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3 ways to buoy up your crew

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in Best-Practices Leadership,Leaders & Managers

The former USS Benfold commander is a font of advice on leading a self-contained group, gleaned from his early days aboard an “ugly bucket” through his current studies of leadership.

Capt. Michael Abrashoff operates by respecting his staff and taking necessary risks. Here, at random, are three of his approaches to leading:
  1. Leave your eccentric geniuses alone. Admitting that highly gifted people are “different” and often upsetting, Abrashoff points out that not everyone is lucky enough to employ them. His advice: let them do their thing.

    As an example, he points to 1930s college basketball coach Johnny Bunn, who let a player use one-handed jump shots, unheard of at the time. Hank Luisetti’s jumpers changed the game.

  2. See and be seen. Abrashoff climbed all over the Benfold, including four flights down a narrow ladder to the ship’s sewage pump room, where the pump technician constantly battled leaky seals. Every other day, Abrashoff checked on the technician: “I couldn’t do much about his conditions, but I could tell him that he was doing a great job, and we depended on him to keep the ship operating.”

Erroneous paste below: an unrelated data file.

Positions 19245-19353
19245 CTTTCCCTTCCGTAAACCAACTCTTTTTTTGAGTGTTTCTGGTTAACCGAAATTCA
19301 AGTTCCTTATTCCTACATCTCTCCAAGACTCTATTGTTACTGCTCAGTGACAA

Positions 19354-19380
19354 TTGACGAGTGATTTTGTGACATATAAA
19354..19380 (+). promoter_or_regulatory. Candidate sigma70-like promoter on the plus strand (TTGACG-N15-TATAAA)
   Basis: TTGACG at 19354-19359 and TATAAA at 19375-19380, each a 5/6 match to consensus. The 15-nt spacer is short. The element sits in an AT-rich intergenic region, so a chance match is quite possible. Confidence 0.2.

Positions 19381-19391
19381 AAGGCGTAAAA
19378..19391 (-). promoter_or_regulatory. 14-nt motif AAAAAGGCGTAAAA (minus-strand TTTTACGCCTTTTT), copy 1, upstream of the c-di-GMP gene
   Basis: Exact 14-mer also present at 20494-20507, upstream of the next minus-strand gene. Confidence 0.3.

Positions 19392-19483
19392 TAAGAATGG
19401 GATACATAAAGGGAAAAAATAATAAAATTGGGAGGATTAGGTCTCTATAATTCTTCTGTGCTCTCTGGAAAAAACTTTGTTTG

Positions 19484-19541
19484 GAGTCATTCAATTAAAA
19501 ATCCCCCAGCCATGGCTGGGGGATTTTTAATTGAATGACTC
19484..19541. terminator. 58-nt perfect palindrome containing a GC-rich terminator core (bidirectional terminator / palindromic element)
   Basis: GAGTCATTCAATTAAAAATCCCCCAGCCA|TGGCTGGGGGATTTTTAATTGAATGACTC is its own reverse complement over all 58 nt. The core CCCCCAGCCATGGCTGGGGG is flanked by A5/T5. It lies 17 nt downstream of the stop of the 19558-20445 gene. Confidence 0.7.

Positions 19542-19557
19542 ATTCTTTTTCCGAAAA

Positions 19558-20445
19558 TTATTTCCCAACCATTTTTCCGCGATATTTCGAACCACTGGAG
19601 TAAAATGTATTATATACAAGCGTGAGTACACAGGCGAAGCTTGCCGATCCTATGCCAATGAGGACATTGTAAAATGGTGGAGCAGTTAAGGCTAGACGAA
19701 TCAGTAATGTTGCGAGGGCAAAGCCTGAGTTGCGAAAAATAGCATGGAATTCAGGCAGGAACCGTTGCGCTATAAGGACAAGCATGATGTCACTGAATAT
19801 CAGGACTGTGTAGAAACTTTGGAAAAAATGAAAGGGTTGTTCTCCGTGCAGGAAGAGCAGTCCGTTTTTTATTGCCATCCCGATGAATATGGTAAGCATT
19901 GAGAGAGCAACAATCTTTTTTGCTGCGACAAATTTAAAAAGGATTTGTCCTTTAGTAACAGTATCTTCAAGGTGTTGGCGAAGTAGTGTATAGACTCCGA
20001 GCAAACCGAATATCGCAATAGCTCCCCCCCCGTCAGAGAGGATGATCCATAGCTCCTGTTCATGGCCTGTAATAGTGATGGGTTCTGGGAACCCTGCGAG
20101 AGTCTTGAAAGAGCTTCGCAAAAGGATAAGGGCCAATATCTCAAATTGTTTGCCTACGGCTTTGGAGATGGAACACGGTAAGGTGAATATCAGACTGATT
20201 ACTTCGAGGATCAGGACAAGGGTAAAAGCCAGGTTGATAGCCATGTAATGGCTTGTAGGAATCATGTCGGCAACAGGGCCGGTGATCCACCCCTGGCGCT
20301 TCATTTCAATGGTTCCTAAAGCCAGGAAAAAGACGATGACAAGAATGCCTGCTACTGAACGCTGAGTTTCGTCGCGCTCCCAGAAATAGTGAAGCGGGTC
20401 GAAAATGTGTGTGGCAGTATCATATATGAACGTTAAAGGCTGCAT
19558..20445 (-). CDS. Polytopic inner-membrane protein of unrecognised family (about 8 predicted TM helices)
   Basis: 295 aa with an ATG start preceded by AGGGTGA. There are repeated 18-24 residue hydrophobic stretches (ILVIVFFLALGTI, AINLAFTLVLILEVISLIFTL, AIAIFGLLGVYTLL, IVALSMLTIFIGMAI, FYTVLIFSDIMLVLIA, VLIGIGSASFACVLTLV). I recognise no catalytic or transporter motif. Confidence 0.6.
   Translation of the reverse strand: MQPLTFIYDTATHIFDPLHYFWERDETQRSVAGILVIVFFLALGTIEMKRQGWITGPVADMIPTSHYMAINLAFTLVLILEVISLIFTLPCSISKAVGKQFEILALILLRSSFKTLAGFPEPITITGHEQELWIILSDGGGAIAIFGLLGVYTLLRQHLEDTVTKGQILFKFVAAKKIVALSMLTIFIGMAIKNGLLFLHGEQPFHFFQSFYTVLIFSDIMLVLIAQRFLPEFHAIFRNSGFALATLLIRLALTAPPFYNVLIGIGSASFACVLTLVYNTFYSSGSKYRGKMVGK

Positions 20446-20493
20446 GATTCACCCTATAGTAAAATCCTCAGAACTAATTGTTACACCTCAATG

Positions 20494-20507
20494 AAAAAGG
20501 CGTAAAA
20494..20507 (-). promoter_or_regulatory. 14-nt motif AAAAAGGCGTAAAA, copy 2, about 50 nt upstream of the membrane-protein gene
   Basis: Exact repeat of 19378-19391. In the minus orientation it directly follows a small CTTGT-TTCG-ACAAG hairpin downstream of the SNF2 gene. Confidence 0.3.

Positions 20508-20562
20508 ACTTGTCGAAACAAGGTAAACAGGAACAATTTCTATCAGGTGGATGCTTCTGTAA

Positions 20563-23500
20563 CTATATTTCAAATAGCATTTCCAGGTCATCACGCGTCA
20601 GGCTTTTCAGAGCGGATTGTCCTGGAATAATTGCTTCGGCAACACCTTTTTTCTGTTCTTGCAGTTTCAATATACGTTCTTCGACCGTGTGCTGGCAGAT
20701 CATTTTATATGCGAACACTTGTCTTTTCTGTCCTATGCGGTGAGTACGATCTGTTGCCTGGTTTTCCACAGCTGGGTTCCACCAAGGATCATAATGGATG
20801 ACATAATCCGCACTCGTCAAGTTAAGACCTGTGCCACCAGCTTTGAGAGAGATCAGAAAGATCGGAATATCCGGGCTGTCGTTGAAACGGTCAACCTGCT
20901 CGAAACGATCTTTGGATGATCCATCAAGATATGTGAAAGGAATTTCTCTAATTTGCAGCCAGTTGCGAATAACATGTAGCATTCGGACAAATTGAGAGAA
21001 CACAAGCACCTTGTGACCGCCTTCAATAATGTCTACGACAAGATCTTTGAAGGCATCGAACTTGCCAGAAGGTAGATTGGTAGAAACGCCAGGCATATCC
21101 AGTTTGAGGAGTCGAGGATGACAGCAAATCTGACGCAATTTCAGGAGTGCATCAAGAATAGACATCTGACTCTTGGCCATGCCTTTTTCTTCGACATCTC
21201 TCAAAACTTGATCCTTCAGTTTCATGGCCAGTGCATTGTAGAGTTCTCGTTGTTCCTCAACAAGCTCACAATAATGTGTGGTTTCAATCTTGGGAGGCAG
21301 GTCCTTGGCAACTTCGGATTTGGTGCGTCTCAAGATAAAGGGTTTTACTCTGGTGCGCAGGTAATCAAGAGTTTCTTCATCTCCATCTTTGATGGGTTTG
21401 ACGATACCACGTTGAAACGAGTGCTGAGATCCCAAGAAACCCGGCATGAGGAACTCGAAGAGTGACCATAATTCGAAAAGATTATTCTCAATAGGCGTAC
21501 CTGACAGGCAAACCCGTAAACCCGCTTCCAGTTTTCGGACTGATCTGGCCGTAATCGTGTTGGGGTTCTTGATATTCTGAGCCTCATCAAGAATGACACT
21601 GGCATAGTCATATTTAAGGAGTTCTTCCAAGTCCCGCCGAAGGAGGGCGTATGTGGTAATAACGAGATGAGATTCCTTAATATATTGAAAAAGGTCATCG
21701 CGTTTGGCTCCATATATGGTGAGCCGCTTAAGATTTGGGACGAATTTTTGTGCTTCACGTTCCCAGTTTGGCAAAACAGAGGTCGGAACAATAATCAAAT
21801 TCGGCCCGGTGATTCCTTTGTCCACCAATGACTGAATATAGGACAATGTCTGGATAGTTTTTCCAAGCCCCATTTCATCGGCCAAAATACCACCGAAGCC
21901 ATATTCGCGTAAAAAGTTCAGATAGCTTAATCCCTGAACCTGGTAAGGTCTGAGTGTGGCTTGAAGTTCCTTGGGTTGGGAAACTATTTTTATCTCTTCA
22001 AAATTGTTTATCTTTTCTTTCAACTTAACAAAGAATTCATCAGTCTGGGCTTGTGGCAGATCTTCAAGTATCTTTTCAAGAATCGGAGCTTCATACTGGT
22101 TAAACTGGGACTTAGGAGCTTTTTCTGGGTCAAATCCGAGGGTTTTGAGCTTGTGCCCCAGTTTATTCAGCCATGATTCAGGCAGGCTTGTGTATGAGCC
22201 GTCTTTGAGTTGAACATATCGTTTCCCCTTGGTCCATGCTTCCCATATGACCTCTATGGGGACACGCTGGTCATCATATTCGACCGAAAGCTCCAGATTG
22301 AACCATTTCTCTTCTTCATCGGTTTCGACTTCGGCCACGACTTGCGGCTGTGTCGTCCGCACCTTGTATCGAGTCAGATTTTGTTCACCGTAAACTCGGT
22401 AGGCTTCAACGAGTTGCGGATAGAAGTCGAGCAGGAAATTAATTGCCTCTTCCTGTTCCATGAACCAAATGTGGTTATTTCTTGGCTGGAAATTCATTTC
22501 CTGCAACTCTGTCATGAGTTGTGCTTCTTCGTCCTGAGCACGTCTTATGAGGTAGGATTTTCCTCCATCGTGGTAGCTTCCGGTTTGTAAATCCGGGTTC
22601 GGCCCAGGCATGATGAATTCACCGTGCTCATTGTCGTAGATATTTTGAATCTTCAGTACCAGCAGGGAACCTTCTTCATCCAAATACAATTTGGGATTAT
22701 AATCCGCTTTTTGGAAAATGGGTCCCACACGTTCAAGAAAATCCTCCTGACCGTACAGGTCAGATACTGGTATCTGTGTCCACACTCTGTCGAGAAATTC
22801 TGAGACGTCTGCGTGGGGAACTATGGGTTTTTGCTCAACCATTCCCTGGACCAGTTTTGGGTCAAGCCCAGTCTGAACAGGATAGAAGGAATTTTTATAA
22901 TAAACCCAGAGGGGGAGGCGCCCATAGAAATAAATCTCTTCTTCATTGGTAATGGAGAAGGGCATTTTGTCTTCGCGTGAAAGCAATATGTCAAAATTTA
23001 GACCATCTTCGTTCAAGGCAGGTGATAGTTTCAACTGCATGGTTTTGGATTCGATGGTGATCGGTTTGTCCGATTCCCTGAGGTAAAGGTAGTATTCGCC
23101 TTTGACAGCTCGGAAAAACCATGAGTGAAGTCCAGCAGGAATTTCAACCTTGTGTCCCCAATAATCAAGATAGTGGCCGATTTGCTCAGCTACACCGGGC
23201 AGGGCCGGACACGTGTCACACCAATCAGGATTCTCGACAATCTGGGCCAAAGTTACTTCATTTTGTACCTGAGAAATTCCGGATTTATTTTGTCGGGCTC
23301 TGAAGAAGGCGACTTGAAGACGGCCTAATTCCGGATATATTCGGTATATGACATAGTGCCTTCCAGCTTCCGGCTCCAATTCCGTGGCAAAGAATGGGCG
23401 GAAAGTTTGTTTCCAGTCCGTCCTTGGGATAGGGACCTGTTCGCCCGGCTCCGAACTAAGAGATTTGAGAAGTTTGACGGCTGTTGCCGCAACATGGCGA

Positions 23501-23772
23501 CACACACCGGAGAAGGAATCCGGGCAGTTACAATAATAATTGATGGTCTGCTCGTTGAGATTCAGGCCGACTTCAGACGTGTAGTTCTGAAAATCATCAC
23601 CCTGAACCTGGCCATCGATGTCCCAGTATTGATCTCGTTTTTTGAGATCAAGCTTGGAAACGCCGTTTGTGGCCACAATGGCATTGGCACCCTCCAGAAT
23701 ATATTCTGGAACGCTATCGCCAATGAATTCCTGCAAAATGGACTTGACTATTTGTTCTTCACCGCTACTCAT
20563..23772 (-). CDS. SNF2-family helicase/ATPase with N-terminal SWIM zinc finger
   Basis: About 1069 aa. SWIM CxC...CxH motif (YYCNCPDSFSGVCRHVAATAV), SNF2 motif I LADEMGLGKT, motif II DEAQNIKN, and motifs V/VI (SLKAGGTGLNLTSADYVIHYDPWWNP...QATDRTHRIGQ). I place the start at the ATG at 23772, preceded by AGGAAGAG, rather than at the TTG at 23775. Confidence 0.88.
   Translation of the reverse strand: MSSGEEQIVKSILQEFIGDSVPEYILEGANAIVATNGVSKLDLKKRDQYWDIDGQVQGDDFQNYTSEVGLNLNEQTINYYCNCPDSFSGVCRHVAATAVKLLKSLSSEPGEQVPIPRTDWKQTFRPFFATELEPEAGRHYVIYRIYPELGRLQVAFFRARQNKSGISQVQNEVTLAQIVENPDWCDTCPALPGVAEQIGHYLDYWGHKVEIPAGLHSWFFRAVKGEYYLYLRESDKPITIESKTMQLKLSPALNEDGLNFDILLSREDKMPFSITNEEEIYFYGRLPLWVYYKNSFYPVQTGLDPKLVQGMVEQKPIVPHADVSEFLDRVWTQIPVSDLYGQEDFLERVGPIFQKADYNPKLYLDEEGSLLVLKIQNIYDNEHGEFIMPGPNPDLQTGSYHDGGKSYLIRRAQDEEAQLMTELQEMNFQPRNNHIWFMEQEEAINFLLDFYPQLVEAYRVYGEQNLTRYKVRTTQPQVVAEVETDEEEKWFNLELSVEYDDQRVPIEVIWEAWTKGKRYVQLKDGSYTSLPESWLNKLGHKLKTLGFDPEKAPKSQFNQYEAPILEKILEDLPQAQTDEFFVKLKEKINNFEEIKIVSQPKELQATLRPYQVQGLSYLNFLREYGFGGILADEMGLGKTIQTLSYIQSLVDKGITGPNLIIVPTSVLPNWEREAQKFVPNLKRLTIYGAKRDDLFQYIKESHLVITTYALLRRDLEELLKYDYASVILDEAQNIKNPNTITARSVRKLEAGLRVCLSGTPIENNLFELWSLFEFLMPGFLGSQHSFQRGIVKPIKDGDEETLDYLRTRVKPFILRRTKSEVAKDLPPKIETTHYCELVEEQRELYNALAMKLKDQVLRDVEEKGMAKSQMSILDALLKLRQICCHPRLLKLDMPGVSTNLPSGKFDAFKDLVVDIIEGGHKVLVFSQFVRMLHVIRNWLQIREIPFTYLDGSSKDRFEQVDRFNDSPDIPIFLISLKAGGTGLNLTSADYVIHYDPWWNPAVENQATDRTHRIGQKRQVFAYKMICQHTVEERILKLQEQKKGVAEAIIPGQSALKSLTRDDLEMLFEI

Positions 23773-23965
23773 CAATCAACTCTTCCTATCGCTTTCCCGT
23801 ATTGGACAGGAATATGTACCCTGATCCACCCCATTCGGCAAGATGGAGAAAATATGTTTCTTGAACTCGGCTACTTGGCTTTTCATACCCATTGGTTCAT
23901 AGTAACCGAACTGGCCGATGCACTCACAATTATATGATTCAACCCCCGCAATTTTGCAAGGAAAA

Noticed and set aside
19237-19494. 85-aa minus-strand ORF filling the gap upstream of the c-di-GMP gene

The technician responded by volunteering, in addition to his job, as a Navy rescue swimmer, another dangerous and grueling job.

  3. Make boring jobs better. When his crew tired of listening to Jimmy Buffett’s “Cheeseburger in Paradise” during hamburger lunches, Abrashoff authorized a raffle letting the winner use the CD for target practice. And during refueling by a tanker at night, he allowed music, videos and laser shows. One New Year’s Eve when everyone was stuck on board, he cracked out 100 cases of otherwise forbidden beer for a cookout on a party barge.
— Adapted from It’s Our Ship: The No-Nonsense Guide to Leadership, D. Michael Abrashoff, Business Plus.

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